Former Defence Minister Paul Drayson, who left his post to pursue his passion for motor racing, has returned to Government to take up the post of Science Minister, with an expanded role and the right to attend cabinet.
Lord Drayson, Science Minister, said:
“I’m delighted – it’s my absolute dream job. I have worked all my life in science and technology, and so the opportunity now to make a real difference in this area is a real honour, and I can’t wait to get started. My appointment also represents an upgrading of the science minister role. I will attend cabinet and the Prime Minister has asked me to chair a new Cabinet Committee for Science and Innovation, which will ensure integration across Transport, Defence, Health and the whole of Government. This underlines the Prime Minister’s commitment to putting science at the heart of Government. My priority will be to build on the influential reviews by David Sainsbury and David Cooksey. The last thing we need now is more reviews, so my focus is to put ‘pedal to metal’, as they say in motor racing, as in to implement the changes that the whole science community acknowledge are now needed.
“Young people need to be inspired into opting for science and engineering careers. Look at me – I have had a blast. I am out here racing cars because I was a successful biotech entrepreneur. That depended on me studying for a PhD, and that depended on me studying maths, physics and chemistry at A-Level. I was also inspired by cool projects in the 60s and 70s like the space programme, and we now need to inspire the next generation with similar cool projects.
“The British are really good at this. Look at how many Nobel prize-winners we have, especially in medicine. We need to be as good as we can at building, developing and exploiting our science base. The future for the UK has to be as a high-tech, high-growth, high-intellectual property economy. Another thing Government can do is to be more intelligent in the way we use procurement, something which I believe I did in Defence. One of my priorities will be using procurement to support the science base to help get their products to the market. I look forward in particular to working with Gordon Brown, who is genuinely sincere about putting science at the heart of Government, and who has asked me to do this job because I know how to deliver on science and innovation.”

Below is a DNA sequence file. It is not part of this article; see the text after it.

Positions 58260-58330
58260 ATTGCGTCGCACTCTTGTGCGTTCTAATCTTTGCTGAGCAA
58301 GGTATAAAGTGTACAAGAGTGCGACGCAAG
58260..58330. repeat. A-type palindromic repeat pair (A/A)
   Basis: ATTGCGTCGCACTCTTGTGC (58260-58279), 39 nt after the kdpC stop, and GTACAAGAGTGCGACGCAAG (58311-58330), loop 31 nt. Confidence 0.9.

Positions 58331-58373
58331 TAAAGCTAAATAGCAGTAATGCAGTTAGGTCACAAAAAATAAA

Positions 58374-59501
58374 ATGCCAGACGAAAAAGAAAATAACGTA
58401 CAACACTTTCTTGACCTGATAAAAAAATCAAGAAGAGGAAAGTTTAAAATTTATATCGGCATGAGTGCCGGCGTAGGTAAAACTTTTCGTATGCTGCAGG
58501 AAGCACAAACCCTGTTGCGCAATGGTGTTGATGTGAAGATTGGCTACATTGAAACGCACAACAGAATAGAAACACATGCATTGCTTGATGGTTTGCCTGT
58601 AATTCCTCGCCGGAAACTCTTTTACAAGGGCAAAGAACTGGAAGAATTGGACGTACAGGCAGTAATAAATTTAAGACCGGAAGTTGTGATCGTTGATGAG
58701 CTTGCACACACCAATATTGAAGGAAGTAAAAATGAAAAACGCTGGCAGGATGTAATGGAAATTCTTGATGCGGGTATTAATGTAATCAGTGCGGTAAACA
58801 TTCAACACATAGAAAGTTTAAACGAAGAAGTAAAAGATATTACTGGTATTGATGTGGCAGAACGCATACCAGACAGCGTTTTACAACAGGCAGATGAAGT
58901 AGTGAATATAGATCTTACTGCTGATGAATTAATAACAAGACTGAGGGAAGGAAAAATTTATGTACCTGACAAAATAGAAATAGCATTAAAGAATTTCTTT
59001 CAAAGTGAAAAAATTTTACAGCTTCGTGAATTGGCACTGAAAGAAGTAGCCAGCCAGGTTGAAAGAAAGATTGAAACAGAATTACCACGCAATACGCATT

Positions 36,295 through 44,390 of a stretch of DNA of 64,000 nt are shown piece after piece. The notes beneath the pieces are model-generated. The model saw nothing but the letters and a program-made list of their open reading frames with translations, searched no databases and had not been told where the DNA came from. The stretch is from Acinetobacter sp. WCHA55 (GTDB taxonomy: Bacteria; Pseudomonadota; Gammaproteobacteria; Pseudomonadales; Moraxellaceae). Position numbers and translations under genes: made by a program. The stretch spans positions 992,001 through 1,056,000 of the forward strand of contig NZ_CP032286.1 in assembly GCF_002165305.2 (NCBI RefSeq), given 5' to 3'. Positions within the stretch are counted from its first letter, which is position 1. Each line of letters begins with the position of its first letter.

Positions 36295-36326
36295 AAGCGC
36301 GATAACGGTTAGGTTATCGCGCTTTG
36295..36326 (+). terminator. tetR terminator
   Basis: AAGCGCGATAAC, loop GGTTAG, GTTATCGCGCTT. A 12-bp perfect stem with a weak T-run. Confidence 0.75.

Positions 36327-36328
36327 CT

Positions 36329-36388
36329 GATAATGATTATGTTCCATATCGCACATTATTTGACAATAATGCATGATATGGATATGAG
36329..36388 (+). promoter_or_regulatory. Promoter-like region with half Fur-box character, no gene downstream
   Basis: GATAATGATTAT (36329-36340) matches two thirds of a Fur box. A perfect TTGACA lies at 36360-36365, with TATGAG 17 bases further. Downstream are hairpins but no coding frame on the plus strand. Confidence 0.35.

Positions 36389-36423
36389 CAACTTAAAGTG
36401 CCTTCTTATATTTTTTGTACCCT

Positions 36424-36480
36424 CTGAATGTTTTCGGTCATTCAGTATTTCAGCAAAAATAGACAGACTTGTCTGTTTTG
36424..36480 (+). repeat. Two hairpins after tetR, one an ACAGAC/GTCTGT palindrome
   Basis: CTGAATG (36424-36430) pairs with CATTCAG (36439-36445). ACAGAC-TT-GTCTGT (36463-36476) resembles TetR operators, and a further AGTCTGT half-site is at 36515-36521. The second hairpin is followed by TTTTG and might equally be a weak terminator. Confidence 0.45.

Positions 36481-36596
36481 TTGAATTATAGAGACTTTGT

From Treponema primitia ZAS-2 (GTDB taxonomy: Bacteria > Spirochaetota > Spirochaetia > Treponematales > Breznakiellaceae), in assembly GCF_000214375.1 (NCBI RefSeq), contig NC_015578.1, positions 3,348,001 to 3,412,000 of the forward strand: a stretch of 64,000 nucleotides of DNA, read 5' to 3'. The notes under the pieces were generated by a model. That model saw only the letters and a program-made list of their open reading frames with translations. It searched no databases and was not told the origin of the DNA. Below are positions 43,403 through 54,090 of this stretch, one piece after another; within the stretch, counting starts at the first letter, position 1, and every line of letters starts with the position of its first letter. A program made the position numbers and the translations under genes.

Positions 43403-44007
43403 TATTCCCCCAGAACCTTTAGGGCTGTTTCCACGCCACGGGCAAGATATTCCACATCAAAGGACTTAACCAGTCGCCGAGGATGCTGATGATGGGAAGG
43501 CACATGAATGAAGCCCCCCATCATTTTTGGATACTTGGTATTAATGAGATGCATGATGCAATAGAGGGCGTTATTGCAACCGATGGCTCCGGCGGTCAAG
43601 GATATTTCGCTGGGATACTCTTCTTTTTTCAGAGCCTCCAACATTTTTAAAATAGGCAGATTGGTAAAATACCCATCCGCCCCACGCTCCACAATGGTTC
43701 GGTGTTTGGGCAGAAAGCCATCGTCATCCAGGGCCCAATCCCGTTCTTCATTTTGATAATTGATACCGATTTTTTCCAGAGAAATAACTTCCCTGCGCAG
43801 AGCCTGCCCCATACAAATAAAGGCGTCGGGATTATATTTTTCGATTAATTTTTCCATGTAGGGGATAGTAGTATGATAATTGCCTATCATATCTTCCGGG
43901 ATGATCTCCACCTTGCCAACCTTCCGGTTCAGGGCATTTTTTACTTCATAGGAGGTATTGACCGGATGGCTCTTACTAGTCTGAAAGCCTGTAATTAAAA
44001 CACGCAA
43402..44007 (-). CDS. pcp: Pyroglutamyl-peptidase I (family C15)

Dr Scott Steedman, Vice President of the Royal Academy of Engineering, said:
“We welcome this appointment and look forward to working with Lord Drayson, whose proven interest in technology can only benefit the UK Engineering community.”
Dr John Morton, CEO of the Engineering and Technology Board, said:
“The ETB welcomes the appointment of Lord Drayson. With his in-depth knowledge and experience of the engineering and technology sector, Lord Drayson brings crucial insight to the role. As someone with extensive commercial and technical experience, Lord Drayson recognises the immense importance of science, engineering and innovation to Government, the economy and society as a whole. We look forward to working closely with him to promote the key roles played by engineers, engineering and technology.”
Baroness Susan Greenfield, Director of the Royal Institution, said:
“This is great news. I’m sure Paul will continue in the same vein as David Sainsbury in helping the private and public sectors work together to meet the challenges of the 21st century.”
Prof Colin Blakemore, former head of the Medical Research Council, said:
“There’s no doubt he’s been very creative in recognising opportunities to move from basic research into innovation in his own career, so he chimes very much with the Government’s current focus on translational research. However, I do think he can be trusted to defend the investment needed for the basic research which is essential for innovation in the future.”
Diana Garnham, Chief Executive of the Science Council, said:
“I welcome a Science Minister who has had direct experience of science-based industry and someone whose personal interest in things scientific ranges from vaccines to motor cars.”
Phil Willis MP, Chairman of the Select Committee on Innovation, Universities, Science and Skills, said:
“That’s an excellent move because Paul Drayson has always been an advocate for science. We desperately need a champion like him in the run-up to the next spending review. At both the graduate and post-doctoral level there is a very serious shortage of scientists and engineers. Given that 70% of the 20:20 workforce have already left school, we need to convert people already in work to science and engineering skills. I hope Paul Drayson will grasp the seriousness of this and make it his priority.”